Two Stories About Google We Can All Learn From

Story #1: 

One time Barry Diller was visiting Sergey Brin and Larry Page. The topic of the meeting was to see how the greatest media mogul could work with the greatest Internet moguls.

It was like two galaxies colliding to create something beautiful when seen from light years away.

Larry Page was texting or doing something on his phone.

Barry Diller was disgusted: “Either choose me or the phone”.

Larry Page, without even lifting his head from his phone, said to the biggest media mogul in history, “I choose this”. Referring to his phone.

So Diller spent the rest of the meeting talking to Sergey Brin.

Story #2:

It’s very hard to get a job at Google. They are even making a movie out of the process.

They used to make movies about things like the Vietnam War. Or about preventing Mars from crashing into Earth. Or about a young blonde boy being chosen by a wizened hermit with psychic powers to save the galaxy against his father who wears a black helmet all the time.

Now they are making a movie about how hard it is to get a job at Google. “A sort of Hunger Games for nerds” as Vince Vaughn says in the trailer.

But in the early days, Sergey Brin would interview every candidate.

Like, on a date, you immediately know within five seconds whether you want to have sex eventually with the person you are on the date with.

Sergey Brin would know right away if he was interested in hiring the person.

If he wasn’t interested, he said, “I would try to spend the next hour trying to learn at least one thing from the person so that the meeting wasn’t a waste for me.”

From Story #1 I learn the most important rule of my life: don’t have meetings with someone you don’t want to have a meeting with.

Claudia said to me, sounds like Larry Page was just being rude.

I don’t know. I don’t want to judge. Who knows the dynamics of these billionaire meetings. Too complicated for me.

But you are what you eat. I don’t have meetings with people I don’t like. Ever. Else I can feel it somewhere in my body…I feel bad. Why feel bad? It’s my choice to feel bad or good. If I ate glue I’d probably feel sick. I won’t do that either.

Larry Page could’ve been busy kissing his wife instead of meeting with Barry Diller. Instead, he was probably texting his wife. He was probably texting, “I hate Barry Diller”.

Texting? Kissing?

Kissing? Texting?

(this looks like more fun for Larry Page than texting)

Of course it’s nice that he’s so honest and blunt. Maybe I could learn that also. I feel I am pretty blunt but the way to avoid being rude is to not be blunt to people you don’t like. So it’s simple again: Lesson Number One: avoid people I don’t like. Larry Page doesn’t like Barry Diller.

The second story is a little harder. Yes, it’s good to learn from everyone you meet.

But if I just hoard everything I learn, I might end up with a very big head.

I feel bad for these guys being interviewed. They are probably scared shitless. And here’s Sergey, already decided he’s going to pick some fact from their brain.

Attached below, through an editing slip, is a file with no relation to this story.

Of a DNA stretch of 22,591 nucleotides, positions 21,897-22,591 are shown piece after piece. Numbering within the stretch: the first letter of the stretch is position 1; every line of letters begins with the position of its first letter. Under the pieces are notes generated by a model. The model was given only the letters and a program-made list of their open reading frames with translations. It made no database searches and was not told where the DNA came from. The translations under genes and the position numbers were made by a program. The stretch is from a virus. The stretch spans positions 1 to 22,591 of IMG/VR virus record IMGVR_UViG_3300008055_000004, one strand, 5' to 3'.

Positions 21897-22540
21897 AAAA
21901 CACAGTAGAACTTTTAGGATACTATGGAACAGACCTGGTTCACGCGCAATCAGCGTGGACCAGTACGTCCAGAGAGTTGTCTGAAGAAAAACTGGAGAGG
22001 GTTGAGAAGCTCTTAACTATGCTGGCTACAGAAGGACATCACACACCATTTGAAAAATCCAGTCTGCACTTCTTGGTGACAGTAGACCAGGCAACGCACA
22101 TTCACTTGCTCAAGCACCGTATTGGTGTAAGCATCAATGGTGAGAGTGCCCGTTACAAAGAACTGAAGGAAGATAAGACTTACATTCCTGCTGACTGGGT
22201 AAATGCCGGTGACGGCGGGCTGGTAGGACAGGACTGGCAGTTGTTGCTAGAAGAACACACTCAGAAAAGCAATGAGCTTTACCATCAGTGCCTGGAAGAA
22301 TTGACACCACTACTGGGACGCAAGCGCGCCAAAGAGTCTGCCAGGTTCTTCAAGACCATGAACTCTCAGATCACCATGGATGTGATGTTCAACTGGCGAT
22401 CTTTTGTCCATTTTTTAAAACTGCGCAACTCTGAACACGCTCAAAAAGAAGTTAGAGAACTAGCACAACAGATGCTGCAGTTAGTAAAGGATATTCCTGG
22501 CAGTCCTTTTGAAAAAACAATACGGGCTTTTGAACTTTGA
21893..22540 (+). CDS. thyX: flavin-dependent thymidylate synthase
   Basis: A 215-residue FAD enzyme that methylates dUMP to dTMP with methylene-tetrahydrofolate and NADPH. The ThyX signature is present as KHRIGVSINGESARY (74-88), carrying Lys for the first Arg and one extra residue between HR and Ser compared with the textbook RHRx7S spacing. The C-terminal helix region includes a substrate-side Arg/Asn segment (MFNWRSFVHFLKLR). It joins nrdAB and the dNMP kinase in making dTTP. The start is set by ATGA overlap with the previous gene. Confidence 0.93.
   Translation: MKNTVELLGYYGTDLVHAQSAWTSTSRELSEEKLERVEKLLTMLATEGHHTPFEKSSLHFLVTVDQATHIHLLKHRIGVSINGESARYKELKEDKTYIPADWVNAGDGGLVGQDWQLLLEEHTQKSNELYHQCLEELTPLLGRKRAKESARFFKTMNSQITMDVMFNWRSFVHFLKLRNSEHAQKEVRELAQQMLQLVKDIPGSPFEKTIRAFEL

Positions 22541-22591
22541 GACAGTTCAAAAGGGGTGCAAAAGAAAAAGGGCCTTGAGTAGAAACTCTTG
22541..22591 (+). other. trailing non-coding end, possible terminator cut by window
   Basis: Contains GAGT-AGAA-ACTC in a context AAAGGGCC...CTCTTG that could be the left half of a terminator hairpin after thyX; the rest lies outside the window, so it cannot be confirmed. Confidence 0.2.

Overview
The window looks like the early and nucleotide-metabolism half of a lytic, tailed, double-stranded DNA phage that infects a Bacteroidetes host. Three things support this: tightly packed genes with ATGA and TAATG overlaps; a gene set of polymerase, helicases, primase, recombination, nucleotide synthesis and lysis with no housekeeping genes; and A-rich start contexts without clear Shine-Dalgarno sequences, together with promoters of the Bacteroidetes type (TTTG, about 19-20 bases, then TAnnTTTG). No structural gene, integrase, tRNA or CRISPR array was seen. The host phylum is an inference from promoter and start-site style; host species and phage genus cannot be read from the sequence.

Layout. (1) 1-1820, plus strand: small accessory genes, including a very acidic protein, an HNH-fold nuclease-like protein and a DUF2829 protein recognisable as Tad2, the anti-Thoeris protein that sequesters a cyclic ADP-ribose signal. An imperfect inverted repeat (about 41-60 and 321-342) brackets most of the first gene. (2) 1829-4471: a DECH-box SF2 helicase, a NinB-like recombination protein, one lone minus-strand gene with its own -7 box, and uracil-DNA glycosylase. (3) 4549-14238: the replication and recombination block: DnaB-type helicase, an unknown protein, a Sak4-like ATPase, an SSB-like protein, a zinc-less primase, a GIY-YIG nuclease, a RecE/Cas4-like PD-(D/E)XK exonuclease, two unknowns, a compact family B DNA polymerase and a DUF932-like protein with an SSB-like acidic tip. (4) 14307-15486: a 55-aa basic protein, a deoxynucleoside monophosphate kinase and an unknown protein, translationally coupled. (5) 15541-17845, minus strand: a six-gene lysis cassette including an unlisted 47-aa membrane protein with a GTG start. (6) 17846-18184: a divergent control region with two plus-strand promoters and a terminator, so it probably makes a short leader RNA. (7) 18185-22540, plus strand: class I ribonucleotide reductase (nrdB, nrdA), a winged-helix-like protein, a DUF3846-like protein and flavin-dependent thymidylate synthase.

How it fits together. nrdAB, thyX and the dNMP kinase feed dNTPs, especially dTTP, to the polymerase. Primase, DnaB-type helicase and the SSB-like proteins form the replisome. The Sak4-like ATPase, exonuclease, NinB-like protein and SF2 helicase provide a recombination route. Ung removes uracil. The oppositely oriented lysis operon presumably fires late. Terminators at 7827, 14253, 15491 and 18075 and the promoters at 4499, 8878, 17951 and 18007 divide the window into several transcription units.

Like maybe the person Sergey is interviewing is an expert on whales.

No need for whale people at Google! But can I eat whale flesh? Does whale loin make a good sandwich? Are whale fats healthy for my testosterone?

Too many facts! I don’t need to know so much about whales.

I think Sergey’s rule should be to do the opposite of what he does. 

Should I turn a rule on it’s head if it’s a rule coming from the most successful, the smartest, and perhaps the sexiest man on the planet?

(is Sergey learning from the woman next to him? Is he googling her with his glasses?)

I don’t know. I want to be a good person. I want to be free from worry.

People say, “are you the signal or the noise?”

Huh?

I don’t need to be the signal or the noise.

So I make my own rules for me.

What if I try to GIVE to each person I meet, even if I know there will be no further contact. Even if I don’t learn anything.

Don’t do it in a creepy way. Like, “Here are some chocolates little boy!”

And you don’t want to be patronizing either. Like, “you should really be up on your Shakespeare, young man.”

But what if you really listen to the person, not to steal away his few morsels of knowledge but just to listen to him. Or just be kind. Maybe that’s the gift he needs.

Or heck, maybe he just needs his time back. Rather than spend an hour at Google, he can be walking around in the sun. He can be doing jumping jacks. Or putting his finger in his ear. Give him back his time!

I don’t know.

What can you do to give to everyone you meet? Or everyone you see. It’s hard! I’m going to try it.

[See, "Give and you Will Receive"]

I admit: I’m jealous of Larry Page and Sergey Brin. I want to play with my phone while saying, “I choose this” to Barry Diller. I want to make the world’s biggest website and cure cancer at the same time.

I want to be the cool guy on the subway with $18 billion and wearing the first wearable computing on the planet.

I want.

Give me.

But maybe I also want to kiss instead of text. Be QUIET instead of MEET.

And feel like I have something to offer to everything around me, even in the smallest of ways.

That makes sense.

I’ll never have a job at Google. I’ll never be the master of the galaxy.

But I like having Sergey Brin and Larry Page as my reverse-mentors. Thank you very much.

[Follow me on Google+ please!]

[See also, "10 Unusual Things I Didn't Know About Google"]

 

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